CNBC: Dow jumps 100 in open; financials lead

U.S. stocks opened higher Monday, attempting to bounce from a sharp sell-off last week, as investors eyed low oil prices in a shortened trading week.

The Dow Jones industrial average gained more than 100 points in the open, with Goldman Sachs leading nearly all constituents higher.

Financials jumped more than 1 percent to lead advancers in the S&P 500. Both the S&P and Dow are lower year-to-date.

“This time of the year is notorious for rallying. You might get some squaring of positions here that has little to do with oil prices,” said Mark Luschini, chief investment strategist at Janney Montgomery Scott. “With slippage again in oil prices, investors are looking through that a little bit and not taking it as a sign of global economic (weakness). … It may be a one-day wonder.”

Brent hit $36.05 a barrel in early morning trade, its lowest since July 2004, and continued to trade about 60 cents lower near that level.

Read MoreOil plays the role of Grinch the year

WTI crude futures for January delivery hit a new near-seven-year low. However, the contract expires Monday. The February contract did not touch fresh lows, and traded about 44 cents lower near $35.62 a barrel just before the U.S. market open.

“To me this just has to do with end of the year. Normal seasonal bounce. We’ll see if it can last,” said Adam Sarhan, CEO of Sarhan Capital.

“The market’s oversold. It’s overdue for a bounce. I think it’s more of a rotation going on underneath the surface because leadership is very narrow,” he said.

Analysts also noted some support from the weaker U.S. dollar, which traded mildly lower against major world currencies, with the euro just below $1.09.

The U.S. stock market closes early Thursday, Christmas Eve, and is shut on Friday for Christmas Day.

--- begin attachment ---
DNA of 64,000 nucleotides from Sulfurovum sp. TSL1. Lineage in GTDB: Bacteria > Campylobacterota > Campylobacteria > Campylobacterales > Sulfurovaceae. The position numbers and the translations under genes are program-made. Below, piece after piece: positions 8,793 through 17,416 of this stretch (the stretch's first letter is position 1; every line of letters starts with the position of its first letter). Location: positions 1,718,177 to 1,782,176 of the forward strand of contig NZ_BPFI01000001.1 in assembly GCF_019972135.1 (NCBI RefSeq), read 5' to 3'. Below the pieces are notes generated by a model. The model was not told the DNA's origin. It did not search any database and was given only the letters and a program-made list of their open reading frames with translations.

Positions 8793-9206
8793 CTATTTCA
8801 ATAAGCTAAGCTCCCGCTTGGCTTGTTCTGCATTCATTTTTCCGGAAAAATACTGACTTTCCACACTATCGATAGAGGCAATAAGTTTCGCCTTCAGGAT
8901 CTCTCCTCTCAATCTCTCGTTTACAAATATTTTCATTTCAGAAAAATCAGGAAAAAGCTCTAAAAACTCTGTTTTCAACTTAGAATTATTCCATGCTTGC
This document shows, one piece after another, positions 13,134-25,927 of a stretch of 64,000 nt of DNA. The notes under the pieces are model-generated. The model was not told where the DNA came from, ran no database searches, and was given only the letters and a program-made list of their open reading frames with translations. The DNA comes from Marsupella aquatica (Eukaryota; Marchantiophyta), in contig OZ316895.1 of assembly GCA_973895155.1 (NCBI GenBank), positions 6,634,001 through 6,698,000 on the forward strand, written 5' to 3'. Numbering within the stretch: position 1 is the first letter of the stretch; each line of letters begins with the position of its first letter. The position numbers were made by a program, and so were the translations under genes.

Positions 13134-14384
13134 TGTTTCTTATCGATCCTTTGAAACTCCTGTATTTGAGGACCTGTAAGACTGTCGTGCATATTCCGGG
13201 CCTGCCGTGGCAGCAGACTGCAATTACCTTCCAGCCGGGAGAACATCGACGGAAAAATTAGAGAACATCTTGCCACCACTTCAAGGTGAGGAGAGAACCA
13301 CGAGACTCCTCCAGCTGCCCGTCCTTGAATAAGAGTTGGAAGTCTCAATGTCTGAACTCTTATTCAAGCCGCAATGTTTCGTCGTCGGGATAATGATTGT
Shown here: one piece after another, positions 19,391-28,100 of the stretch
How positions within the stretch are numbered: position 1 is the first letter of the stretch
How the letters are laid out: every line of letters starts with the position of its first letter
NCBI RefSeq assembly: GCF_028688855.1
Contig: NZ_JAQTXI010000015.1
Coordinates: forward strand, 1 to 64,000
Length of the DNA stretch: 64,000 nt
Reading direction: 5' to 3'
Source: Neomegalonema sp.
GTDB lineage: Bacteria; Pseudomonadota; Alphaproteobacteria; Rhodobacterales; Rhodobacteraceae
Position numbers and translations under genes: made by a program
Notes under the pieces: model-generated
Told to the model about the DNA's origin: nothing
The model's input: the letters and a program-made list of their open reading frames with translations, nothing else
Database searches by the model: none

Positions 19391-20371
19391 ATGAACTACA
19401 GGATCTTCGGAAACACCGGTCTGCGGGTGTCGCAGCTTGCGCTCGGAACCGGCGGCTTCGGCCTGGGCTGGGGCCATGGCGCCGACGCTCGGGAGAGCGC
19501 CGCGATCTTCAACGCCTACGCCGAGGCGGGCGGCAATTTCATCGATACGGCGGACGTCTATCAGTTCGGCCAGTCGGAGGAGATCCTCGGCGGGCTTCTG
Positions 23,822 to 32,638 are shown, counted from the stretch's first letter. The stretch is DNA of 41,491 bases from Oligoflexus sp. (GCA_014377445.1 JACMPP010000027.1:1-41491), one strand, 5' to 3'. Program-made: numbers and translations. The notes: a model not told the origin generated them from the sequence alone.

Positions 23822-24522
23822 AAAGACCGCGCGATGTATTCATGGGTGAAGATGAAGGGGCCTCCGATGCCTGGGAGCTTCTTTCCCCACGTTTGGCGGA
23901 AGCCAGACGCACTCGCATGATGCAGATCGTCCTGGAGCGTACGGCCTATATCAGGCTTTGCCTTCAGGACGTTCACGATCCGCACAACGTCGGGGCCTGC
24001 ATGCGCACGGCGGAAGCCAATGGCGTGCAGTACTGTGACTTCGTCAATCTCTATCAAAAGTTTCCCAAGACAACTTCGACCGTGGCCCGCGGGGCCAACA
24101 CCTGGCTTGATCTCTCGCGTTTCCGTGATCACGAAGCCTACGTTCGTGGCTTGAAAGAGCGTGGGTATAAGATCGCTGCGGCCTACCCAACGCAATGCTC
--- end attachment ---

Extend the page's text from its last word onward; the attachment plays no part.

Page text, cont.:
The only major data out Monday was the Chicago Fed National Activity Index, which declined to minus 0.30 in November from minus 0.17 in October.

Treasury yields traded mixed, with the 2-year yield higher near 0.96 percent and the 10-year yield lower near 2.19 percent.

U.S. stocks closed sharply lower Friday as investors weighed low oil and economic data in the aftermath of the Federal Reserve’s rate hike Wednesday. Options expiration also contributed to volatility.

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With Friday’s late afternoon decline in stocks, the major U.S. averages wiped out gains for the week. Trade volume Friday was the second-highest of the year.

On tap this week:


8:30 a.m.: Chicago Fed National Activity Index


8:30 a.m.: GDP Q3

9 a.m.: FHFA home prices

10 a.m.: Existing home sales


7 a.m.: Mortgage applications

8:30 a.m.: Durable goods

8:30 a.m.: Personal income

10 a.m.: New home sales

10 a.m.: Consumer sentiment

11 a.m.: Oil inventories


Stock market closes at 1 p.m.

8:30 a.m.: Initial claims

10:30 a.m.: Natural gas inventories


Christmas Day holiday

Markets closed

*Planner subject to change.


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